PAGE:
The French Revolution
The French Revolution, which began in 1789, is often seen as the dividing line between the early modern era and our own modern world.
· The system of Louis XIV broke down, and took with it to oblivion the ideological justification for monarchy and the hierarchical society of privilege that was the Old Regime.
· The short-lived First Republic of France had in the meantime created a new ideal of citizenship, a concept of national identity that has remained influential ever since.
· The Revolution was both a test run for democratic idealism and for the techniques of modern dictatorship.
This lecture will look at the collapse of the royal government, and the beginning of the revolution.
I believe the collapse of royal government was a simple phenomenon. Most despotic governments fall (and most governments have been, historically, despotic) when the king cannot pay the bills and his erstwhile subordinates cannot be convinced to bail him out. A division in the ruling class allows those usually excluded from power a chance to assert themselves. This, I think, is what happened in France in the 1780s.
If we accept this theory, it follows that several other things did not cause the revolution.
First, the revolution was not caused by an inevitable bourgeois rising against feudalism, against a parasitic landowning nobility that was hopelessly out of date. There was, before the revolution, no simple division between bourgeois and nobility in economic terms.
Neither do we find any clear dividing line if we turn from wealth to economic function . The word "bourgeois" summons up a vision of an entrepreneurial, productive class, proto-industrialists and daring merchant-adventurers. Very few 18th century bourgeois fit this description. The most respectable bourgeois, and generally the more prosperous ones were members of the professions, especially lawyers, and minor office-holders These men were not the wave of the economic future. People like this had existed for centuries. some of the most progressive economic projects of the time, the big capitalist and industrial experiments, were financed and planned by old, rich noble families.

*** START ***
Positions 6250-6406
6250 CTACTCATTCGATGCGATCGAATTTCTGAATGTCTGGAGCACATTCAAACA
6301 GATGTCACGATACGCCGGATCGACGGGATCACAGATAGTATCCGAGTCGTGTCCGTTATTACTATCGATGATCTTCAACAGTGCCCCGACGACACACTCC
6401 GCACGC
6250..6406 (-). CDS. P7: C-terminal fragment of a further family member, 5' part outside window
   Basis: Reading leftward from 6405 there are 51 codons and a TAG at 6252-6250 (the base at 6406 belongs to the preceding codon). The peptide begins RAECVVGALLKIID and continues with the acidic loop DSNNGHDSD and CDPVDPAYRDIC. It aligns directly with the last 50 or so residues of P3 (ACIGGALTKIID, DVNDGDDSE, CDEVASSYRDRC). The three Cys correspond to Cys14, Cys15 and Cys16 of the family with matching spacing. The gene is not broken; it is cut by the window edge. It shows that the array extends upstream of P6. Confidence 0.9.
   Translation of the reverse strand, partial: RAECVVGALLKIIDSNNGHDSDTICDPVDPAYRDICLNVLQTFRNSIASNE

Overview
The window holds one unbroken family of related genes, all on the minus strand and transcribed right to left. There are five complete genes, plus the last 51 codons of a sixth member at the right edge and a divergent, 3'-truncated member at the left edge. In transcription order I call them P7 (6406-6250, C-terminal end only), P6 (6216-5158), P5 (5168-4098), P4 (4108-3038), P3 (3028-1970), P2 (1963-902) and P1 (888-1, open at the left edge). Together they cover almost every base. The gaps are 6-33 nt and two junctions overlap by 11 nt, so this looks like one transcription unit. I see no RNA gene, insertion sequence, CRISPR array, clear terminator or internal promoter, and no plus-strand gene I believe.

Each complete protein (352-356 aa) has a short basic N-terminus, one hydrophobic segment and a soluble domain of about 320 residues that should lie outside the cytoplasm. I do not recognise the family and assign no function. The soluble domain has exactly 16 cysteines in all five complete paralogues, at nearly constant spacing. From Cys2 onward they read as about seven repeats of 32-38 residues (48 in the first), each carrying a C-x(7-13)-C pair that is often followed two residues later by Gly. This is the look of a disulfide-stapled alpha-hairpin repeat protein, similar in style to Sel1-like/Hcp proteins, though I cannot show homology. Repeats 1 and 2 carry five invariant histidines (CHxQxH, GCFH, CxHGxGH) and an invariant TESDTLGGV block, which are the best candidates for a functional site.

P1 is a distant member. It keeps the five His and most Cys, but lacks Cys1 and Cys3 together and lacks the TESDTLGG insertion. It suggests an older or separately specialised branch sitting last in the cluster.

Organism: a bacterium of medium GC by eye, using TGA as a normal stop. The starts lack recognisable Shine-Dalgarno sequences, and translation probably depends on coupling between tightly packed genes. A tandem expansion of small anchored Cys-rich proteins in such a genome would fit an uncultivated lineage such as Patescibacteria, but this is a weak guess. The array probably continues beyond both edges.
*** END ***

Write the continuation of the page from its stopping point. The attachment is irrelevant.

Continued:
There was no strong bourgeois consciousness before the revolution The desire of the ambitious bourgeois was not to overthrow or displace the nobility, but to join it. If the bourgeois had a complaint against the nobles, it was that it was becoming too difficult to get into the club. Both the population of France and the numbers of the bourgeois had increased dramatically in the eighteenth century [Doyle (p. 129) estimate of number of bourgeois: 1700 -- 700-800,000; 1789 -- 2,300,000.] The number of offices, especially those that gave a reasonable expectation of social advancement, had not increased.
A second thing that did not cause the French Revolution was sheer misery. Short-term misery did indeed have an important effect on the course of the revolution, as we shall see later....